Collectors Capture Infrared for Energy and Pass Through Solar Spectrum for Agriculture
A Purdue University professor is developing a way for farmers to capture solar energy without blocking the sunlight their crops need.
Read the entire article at Forbes.
The solar collectors being developed by Chemical Engineering Professor Rakesh Agrawal and his colleagues would capture infrared radiation for energy production while letting visible light pass through to crops.
“We are going to build this structure on agricultural land. We have an agronomist who will grow corn and we will monitor the land and make sure we can produce electricity and grow food at the same time,” he said in Chicago Wednesday. “The day we figure out how to have food and energy coexist together, I think it is perfect.”
Winner of the 2011 National Medal of Technology and Innovation, Agrawal just received a $2.5 million grant from the National Science Foundation for a demonstration project.
“There are dozens of possible structures we can build. Some are cheaper than what is being done right now,” he said in a lecture at the Illinois Institute of Technology co-sponsored by the Chicago Council on Science and Technology. “It’s why we want to build these on the farm and do experiments and prove indeed this can be done. I think NSF has been very kind to give us the money to go and prove it. I’m pretty excited about it.”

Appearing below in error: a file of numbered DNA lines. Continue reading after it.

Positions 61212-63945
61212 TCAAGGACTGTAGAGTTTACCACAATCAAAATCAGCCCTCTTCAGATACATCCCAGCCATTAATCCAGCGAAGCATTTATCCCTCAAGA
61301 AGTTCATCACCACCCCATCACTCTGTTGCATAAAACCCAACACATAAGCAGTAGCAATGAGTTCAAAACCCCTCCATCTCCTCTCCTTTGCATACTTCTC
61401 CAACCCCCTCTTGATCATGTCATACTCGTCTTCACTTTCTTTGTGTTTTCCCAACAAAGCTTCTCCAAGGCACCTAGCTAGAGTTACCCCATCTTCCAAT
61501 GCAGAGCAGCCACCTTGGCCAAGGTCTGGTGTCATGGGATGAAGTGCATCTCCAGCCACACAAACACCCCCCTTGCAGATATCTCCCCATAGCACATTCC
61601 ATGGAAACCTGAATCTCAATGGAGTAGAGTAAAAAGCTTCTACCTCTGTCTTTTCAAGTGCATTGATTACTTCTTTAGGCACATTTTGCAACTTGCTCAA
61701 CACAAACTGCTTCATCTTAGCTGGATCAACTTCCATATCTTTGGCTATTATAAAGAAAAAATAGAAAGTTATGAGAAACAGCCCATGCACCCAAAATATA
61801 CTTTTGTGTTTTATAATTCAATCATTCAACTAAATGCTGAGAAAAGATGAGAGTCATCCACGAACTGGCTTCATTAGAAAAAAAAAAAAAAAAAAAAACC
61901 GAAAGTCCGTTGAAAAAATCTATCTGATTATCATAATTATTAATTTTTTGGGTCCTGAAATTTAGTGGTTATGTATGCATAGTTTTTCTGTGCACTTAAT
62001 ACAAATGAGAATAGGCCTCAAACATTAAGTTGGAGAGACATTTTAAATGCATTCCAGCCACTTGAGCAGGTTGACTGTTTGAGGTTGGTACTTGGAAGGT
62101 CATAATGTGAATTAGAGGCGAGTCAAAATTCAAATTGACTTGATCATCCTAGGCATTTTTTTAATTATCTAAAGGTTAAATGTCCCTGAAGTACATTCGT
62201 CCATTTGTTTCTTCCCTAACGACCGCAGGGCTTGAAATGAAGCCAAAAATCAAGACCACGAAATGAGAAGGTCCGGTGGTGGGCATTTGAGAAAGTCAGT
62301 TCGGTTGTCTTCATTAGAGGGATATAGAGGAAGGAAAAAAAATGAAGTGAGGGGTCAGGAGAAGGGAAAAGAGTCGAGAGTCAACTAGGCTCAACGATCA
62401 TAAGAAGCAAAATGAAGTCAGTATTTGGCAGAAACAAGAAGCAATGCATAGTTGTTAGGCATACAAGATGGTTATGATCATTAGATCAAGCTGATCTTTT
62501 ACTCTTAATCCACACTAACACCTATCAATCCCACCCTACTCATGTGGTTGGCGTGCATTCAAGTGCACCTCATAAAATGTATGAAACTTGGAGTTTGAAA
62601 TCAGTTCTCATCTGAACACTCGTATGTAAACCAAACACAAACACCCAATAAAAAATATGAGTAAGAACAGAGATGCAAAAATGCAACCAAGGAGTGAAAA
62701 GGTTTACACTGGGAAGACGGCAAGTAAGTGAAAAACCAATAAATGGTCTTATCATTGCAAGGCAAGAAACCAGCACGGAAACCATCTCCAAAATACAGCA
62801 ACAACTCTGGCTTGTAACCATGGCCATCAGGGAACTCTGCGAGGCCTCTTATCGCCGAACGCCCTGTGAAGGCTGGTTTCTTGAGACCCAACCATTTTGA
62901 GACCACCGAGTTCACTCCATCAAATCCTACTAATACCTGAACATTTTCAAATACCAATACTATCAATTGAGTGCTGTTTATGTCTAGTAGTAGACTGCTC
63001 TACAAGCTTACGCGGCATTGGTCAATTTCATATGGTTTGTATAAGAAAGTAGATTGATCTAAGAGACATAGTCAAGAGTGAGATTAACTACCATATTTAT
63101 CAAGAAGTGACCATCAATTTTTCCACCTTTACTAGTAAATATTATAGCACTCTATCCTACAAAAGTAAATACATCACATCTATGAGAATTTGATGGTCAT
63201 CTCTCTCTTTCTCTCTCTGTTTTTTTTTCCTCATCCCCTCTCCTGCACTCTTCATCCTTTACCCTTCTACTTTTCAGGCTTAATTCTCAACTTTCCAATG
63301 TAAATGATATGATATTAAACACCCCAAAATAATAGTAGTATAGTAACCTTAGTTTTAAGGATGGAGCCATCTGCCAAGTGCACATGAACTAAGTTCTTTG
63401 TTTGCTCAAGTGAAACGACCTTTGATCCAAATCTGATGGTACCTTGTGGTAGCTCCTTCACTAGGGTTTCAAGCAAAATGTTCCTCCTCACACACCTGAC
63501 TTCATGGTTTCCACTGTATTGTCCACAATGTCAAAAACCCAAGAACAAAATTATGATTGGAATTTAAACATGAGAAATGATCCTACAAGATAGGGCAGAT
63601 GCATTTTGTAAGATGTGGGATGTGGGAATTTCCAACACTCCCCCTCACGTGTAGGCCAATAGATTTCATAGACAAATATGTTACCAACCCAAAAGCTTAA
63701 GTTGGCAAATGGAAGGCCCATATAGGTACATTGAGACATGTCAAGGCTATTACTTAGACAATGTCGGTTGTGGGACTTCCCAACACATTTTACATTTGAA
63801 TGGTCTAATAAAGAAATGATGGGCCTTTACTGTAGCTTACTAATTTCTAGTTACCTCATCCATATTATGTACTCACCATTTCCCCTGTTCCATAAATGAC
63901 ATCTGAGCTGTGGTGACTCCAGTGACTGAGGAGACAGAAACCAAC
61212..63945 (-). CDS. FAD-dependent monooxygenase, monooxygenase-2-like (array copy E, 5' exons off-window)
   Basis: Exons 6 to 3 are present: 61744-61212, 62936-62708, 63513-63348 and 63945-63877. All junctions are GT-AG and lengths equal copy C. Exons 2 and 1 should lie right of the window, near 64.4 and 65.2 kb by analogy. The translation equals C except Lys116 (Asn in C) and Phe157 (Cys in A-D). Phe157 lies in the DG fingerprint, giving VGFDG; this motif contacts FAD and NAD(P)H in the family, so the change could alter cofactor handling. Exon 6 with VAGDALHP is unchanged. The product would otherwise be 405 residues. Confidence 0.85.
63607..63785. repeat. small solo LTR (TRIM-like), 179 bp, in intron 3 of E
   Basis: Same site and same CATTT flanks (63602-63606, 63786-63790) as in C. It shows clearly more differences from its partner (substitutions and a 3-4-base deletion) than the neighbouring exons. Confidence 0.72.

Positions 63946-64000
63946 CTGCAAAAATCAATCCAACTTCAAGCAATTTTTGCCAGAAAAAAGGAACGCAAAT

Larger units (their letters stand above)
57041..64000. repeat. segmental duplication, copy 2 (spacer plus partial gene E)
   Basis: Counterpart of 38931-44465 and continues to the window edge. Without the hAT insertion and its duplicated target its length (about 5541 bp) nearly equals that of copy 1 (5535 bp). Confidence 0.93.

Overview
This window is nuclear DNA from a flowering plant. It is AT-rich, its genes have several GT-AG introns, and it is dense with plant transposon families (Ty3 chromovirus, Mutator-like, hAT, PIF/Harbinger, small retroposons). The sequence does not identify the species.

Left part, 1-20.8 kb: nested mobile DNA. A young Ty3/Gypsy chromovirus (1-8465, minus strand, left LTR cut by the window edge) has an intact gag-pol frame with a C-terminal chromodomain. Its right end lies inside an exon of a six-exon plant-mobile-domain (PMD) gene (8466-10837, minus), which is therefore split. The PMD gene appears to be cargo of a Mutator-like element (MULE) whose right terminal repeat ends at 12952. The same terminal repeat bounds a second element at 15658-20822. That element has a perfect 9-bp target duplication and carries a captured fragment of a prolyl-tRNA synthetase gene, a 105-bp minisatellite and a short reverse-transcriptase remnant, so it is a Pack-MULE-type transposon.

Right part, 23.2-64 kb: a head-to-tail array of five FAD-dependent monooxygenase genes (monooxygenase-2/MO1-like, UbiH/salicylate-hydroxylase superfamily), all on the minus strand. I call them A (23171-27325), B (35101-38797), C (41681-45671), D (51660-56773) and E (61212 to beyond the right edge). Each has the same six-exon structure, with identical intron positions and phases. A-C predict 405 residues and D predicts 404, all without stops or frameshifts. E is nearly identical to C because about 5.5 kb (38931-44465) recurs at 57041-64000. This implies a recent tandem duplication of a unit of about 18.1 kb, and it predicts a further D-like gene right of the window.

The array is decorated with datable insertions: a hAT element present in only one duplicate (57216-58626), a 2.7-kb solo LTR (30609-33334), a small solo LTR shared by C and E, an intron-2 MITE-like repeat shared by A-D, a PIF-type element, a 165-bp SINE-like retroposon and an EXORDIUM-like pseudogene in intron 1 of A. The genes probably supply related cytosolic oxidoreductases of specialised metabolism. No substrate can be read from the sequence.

Agrawal calculates that the United States would need to cover 4 to 6 percent of its land area with solar panels to meet all of its energy needs. “Almost all the states can meet their local needs with local photons,” he said.“This is big news, right? This is a big change from building $30 billion of power supply lines from the regions of the United States where there’s a lot of sunshine to the regions where there’s not.”
Agrawal believes such a system could meet the food, energy and water needs of a growing population because it uses both land and solar radiation more efficiently.